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Slightly Stoopid show moves to Coliseum from Woodlands after last-minute permit denial

Slightly Stoopid (copy)

The California reggae-rooted band Slightly Stoopid has moved a planned show from the Woodlands Nature Reserve to the North Charleston Coliseum after a last-minute permit denial by Dorchester County. File/Anders Junger/Provided

Dorchester County has denied the necessary special event permits to two upcoming concerts at the Woodlands Nature Reserve, leaving promoters scrambling to rearrange plans last-minute.

The Slightly Stoopid concert, initially scheduled for Aug. 27 at the 6,000-acre property at 4279 Ashley River Road, has been moved to the North Charleston Coliseum. The change of venue was announced to ticket holders Aug. 25. 

"Due to unforeseen circumstances with the Woodlands Nature Reserve, our show with Slightly Stoopid this Saturday has been moved to North Charleston Coliseum," read a mass email from Etix, one of the promoters behind the show. "We apologize for any inconvenience to you; we've exhausted all available options to keep the show at the Woodlands Nature Reserve, but are ultimately unable to do so." 

All tickets purchased will transfer over to the new venue, with VIP tickets translating to a private bar and restrooms and premium seating, according to Etix. 

Vince Iwinski, music and events manager at the Woodlands Nature Reserve, told The Post and Courier that promoters for Slightly Stoopid received a letter denying their permit for the show on Aug. 19 that cited the property's primary use was shifting from ecotourism to events. 

"That is not the case," said Iwinski. 

He said the space is primarily used for outdoor activities such as camping, kayaking and hiking, with a handful of music-and-entertainment-related events scattered throughout the year.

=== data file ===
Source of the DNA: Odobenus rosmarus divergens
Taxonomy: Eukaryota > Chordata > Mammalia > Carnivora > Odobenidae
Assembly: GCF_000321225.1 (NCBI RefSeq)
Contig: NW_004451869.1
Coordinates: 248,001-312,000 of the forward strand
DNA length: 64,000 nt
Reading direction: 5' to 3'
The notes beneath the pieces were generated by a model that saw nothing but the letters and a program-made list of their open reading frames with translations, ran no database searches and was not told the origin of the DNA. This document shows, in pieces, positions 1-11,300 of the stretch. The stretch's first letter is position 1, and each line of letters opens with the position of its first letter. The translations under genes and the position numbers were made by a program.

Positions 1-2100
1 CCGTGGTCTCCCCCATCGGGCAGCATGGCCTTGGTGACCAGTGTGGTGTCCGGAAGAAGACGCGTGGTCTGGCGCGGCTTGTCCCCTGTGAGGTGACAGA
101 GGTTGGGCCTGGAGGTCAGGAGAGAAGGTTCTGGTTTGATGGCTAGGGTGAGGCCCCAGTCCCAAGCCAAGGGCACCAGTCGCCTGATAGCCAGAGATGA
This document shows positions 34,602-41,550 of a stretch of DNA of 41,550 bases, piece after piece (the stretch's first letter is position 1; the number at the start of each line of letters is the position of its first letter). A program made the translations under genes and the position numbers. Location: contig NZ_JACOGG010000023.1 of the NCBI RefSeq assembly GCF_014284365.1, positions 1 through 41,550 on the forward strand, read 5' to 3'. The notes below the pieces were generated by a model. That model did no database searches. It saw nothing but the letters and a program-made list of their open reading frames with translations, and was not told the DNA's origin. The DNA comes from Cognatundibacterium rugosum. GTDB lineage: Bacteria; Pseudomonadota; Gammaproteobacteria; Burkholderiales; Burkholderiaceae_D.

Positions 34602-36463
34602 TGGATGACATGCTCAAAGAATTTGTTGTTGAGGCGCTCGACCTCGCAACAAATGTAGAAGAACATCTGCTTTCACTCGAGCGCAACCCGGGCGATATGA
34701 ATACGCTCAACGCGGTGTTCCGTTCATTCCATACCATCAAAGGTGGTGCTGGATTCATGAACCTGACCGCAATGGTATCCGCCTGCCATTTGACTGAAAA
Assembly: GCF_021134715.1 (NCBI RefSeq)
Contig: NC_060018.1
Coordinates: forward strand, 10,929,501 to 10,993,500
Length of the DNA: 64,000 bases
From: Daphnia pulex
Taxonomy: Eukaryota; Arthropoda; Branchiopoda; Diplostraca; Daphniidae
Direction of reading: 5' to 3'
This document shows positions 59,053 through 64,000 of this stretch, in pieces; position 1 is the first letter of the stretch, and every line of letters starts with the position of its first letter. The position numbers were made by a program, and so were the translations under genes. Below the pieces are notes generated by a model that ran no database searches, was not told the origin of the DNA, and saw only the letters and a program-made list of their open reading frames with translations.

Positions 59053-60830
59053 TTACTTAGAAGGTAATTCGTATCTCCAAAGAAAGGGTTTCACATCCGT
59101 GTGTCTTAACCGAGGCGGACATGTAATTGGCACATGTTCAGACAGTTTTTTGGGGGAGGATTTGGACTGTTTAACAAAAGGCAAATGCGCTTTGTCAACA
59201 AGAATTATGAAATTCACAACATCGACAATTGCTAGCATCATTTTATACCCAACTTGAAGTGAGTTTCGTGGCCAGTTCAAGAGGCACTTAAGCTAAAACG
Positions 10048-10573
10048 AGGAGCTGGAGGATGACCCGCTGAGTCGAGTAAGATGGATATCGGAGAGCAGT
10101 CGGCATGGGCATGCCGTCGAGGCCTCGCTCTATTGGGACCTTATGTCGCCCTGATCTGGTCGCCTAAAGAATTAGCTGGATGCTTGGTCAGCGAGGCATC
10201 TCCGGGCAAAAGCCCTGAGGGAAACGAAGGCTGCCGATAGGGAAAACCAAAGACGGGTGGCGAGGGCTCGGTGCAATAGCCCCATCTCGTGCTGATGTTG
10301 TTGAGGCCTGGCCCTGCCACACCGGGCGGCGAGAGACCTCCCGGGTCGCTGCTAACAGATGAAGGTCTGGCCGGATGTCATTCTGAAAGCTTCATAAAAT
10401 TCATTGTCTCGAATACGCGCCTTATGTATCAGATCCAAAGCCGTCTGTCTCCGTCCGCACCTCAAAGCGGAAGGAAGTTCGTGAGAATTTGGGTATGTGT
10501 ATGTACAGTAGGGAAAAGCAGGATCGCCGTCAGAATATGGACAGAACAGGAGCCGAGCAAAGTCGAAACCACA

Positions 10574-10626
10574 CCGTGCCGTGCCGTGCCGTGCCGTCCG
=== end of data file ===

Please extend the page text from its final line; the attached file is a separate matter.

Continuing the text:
Dorchester County's public information officer, Michelle Mills, confirmed that reasoning behind the permit denial by the planning and zoning committee. 

"The application was denied as the scale and frequency of the events held at the Woodlands Nature Reserve are no longer incidental and subordinate to the permitted ecotourism use of the property," she told The Post and Courier.

Iwinski said that the county issued a follow-up letter with more clarification, citing an event held at the Woodlands Nature Reserve on July 1 without a permit. 

The promoters of that event, a Rainbow Kitten Surprise concert that drew around 5,000 attendees, "unintentionally missed the permitting process," said Iwinski. 

"This situation was not due to negligence by the Woodlands Nature Reserve nor the promoters for this weekend's concert," said Iwinski. "(Moving the Slightly Stoopid concert) has a significant negative impact on the Woodlands Nature Reserve's ability to promote ecotourism at the property."

The Slightly Stoopid event would've included camping options for ticketholders, encouraging patrons to come early, stay the night and explore the reserve's outdoor activities. 

The permit denial also extends to a weekend festival scheduled at the Woodlands Nature Reserve from Sept. 15-17. The Resonance Music & Arts Festival was slated to feature Goose, Umphrey's McGee, Papadosio and more popular psychedelic jam bands on the grounds. 

Casey Schneider of Essential Productions, the entertainment agency behind Resonance, said he was informed 30 days before the event that he would need a special permit. He said Dorchester County only needed 10 days of advance notice, so he went along with the process before being ultimately denied along with Slightly Stoopid. 

"All we can divulge at the moment is that the county has indefinitely suspended Woodlands Nature Reserve’s ability to host concerts," Schneider posted on the event's social media pages. 

There have not yet been any further announcements on Resonance's plans moving forward. 

Iwinski said the special event permit denials have not only been a major disappointment to all involved but will result in unexpected financial losses. 

"All the local vendors, event staff, Woodlands Nature Reserve staff, event promoters, scheduled bands and countless area residents that were planning to attend this event have all been immeasurably disappointed, not to mention the immense negative financial impact this has on all involved," he said. 

Iwinski was not certain what events at the Woodlands Nature Reserve would look like down the line. Mills at Dorchester County did not have any additional information on whether any or all future events at the reserve would be denied special permits. 

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Reach Kalyn Oyer at 843-371-4469. Follow her on Twitter @sound_wavves.

Kalyn Oyer is a Charleston native who covers arts & entertainment and food & bev for The Post and Courier. She's a music festival & concert photographer and used to write about music for the Charleston City Paper, among other publications.